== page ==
IMAGE - the offshoot of Indian Medical Association Kerala branch, stands for IMA Goes Eco Friendly. IMA, the largest organisation representing doctors working in the private sector, had conceived IMAGE as an eco-friendly solution for treating the biomedical waste produced by hospitals in Kerala. The plant was commissioned on December 14, 2003. But far from its intended purpose, the plant has allegedly turned out to be hazardous for the environment, forcing several people to protest against this.
The permission for the plant was for it to be set up in Puthussery panchayat. Instead, the plant was set up at Malampuzha, on the border of Puthussery.
Kinvallur Sasidharan, a retired tehsildar who has been fighting to shift the plant from its current location, says, “Setting up the plant on the border of Malampuzha rather than any other part of Puthussery itself was rather mysterious. Malampuzha dam is the source of drinking water for 10 lakh people in the district. IMAGE owns 24 acres of land for the plant and the waste flows to Korayar, through the southern part of the plant. The plant has five chimneys. The chemical components released through the chimney and the waste that get mixed up in the water during rain, reach the reservoir of the Malampuzha dam through groundwater sources. This is a terrifying fact.”
The most striking thing is that while applying for permission for the plant, IMA had stated that there are no rivers, wells or water streams near the proposed site. “It was a blatant lie. Malampuzha, the largest dam in the state is located on the north and the tributary of Bharathapuzha, Korayar is in the south. It was a criminal offence giving licence for the plant.”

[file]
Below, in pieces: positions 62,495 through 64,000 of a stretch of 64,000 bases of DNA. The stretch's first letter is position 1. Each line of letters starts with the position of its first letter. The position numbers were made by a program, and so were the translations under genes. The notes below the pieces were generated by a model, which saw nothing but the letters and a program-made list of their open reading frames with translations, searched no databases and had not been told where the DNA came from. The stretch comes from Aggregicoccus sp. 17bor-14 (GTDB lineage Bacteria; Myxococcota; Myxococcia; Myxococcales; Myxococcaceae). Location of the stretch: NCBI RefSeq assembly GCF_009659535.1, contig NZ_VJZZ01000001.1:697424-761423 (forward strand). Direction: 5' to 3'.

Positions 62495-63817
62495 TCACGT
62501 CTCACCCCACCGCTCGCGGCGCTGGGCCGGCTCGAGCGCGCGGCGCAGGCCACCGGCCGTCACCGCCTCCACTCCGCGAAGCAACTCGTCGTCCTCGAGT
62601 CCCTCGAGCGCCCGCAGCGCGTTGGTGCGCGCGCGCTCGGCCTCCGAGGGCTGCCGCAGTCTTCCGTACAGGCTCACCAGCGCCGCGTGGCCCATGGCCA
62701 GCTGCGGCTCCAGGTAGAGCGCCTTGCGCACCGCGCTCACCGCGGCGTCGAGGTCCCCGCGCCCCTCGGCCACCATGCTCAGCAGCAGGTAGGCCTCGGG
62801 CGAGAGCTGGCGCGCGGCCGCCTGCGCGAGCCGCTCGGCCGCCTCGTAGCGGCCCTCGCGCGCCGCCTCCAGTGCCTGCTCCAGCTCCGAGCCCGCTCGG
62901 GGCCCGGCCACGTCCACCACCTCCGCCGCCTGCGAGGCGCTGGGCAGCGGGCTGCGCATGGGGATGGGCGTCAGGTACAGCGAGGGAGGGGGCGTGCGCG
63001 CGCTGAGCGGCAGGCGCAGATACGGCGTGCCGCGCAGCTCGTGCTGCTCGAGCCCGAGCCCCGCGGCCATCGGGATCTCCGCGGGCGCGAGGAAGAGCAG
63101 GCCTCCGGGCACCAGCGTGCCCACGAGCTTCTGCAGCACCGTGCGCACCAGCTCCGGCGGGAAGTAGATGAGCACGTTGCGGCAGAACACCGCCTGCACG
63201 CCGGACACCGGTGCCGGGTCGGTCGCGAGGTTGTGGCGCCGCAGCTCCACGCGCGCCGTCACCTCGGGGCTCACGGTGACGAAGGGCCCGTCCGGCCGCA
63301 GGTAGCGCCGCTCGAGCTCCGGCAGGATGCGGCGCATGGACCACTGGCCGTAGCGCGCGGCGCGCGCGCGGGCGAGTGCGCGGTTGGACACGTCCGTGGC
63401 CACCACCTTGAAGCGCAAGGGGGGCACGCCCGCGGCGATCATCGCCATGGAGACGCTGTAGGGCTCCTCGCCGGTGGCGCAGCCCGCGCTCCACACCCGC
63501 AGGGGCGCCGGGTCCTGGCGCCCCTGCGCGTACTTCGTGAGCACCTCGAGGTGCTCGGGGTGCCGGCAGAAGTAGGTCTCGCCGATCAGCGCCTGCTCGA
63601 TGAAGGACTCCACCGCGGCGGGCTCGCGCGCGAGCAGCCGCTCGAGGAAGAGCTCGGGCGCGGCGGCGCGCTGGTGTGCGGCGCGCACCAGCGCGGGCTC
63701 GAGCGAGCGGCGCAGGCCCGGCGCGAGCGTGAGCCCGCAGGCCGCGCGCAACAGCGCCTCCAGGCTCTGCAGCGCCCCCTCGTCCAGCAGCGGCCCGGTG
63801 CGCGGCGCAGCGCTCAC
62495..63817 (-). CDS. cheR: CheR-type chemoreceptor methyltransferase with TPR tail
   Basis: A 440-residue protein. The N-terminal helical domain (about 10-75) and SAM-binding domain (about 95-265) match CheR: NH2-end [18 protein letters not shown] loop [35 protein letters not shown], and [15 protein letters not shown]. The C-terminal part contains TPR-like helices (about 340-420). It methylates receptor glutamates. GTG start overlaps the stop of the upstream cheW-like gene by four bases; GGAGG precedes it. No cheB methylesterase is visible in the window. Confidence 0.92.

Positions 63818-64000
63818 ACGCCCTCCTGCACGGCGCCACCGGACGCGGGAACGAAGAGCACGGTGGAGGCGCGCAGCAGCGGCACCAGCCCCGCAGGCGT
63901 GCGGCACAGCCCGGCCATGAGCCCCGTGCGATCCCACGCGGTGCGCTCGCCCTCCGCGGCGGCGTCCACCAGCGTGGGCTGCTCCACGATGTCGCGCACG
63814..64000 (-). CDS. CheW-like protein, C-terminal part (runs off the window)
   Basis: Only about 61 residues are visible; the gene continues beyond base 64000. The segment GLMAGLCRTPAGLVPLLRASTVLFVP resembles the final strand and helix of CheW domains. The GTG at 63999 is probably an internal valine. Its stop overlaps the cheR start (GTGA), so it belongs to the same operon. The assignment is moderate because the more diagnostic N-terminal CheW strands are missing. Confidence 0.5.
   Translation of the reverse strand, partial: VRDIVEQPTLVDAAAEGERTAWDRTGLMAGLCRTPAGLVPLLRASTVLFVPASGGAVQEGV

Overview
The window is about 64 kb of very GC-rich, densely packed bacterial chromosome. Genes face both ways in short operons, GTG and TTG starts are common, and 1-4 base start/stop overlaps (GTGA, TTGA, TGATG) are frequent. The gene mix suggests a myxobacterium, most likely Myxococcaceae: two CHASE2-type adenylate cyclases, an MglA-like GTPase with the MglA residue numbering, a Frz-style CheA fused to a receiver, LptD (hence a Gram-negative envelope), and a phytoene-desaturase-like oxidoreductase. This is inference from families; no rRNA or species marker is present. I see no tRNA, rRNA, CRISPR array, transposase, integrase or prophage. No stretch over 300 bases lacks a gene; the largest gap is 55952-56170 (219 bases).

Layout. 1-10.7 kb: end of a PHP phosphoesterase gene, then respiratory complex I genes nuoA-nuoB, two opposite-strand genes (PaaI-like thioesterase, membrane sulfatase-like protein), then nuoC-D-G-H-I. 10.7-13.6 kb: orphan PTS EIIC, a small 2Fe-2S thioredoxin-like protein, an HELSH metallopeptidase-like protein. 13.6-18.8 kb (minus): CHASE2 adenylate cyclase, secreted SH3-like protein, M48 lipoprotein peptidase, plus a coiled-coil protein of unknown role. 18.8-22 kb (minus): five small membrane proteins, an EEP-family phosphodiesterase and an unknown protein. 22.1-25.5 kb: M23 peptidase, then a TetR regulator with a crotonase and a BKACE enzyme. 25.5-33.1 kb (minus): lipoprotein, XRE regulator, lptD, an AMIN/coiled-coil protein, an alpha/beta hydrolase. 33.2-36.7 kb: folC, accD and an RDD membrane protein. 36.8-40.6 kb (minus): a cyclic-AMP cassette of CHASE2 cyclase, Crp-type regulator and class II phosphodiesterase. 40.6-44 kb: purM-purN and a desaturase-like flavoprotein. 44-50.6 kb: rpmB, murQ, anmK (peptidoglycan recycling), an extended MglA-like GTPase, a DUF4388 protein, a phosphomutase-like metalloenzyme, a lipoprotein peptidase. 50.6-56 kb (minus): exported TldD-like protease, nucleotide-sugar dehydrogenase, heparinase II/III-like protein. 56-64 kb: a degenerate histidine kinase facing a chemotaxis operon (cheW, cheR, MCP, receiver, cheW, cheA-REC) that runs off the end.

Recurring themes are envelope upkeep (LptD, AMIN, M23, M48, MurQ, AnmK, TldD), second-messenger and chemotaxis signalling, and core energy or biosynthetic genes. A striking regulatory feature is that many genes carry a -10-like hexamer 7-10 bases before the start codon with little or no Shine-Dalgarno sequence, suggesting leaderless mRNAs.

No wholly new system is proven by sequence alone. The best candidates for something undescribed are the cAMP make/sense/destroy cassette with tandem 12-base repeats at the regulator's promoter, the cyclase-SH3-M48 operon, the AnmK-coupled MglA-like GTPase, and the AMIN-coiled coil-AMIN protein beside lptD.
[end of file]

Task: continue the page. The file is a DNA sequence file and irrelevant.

As per the figures of 2015, the waste from 6,897 hospitals and labs including 221 government hospitals, 1,042 private hospitals, 24 government labs, 2,417 private labs, 67 government clinics and 3,124 private clinics reaches IMAGE. In 2016, it rose to 8,498 firms. In a single day, 37 tonnes of bio-medical waste are being processed here. As per the latest information, the waste from more than 1,200 hospitals and labs accumulates at the plant.
Sasidharan asks, “What was the basis for giving the contract for removing waste from government hospitals to IMA, when it should have been done after public bidding only.”
The facts exposed and allegations levelled by Sasidharan about the plant are as follows:
The plant doesn’t have the approval of the National Green Tribunal. “It is located within 100 meters of the Western Ghats, but the plant managed to obtain the licence of the state Suchitwa Mission as well.” Suchitwa Mission is the state nodal agency for sanitation.
The licence for setting up hospitals is given on the condition that there should be a facility to process the waste inside the hospital compound. “Why this condition was forgone for giving the licence to IMA for collecting and processing waste from hospitals. What is the legal provision for transporting the waste by road from all the 14 districts to the plant without obtaining licence for that?”
As per the 1962 Government Order, number 329/63 of the Malampuzha Dam Protection Act, no encroachments and illegal activities are allowed within 1,000 feet radius of the dam.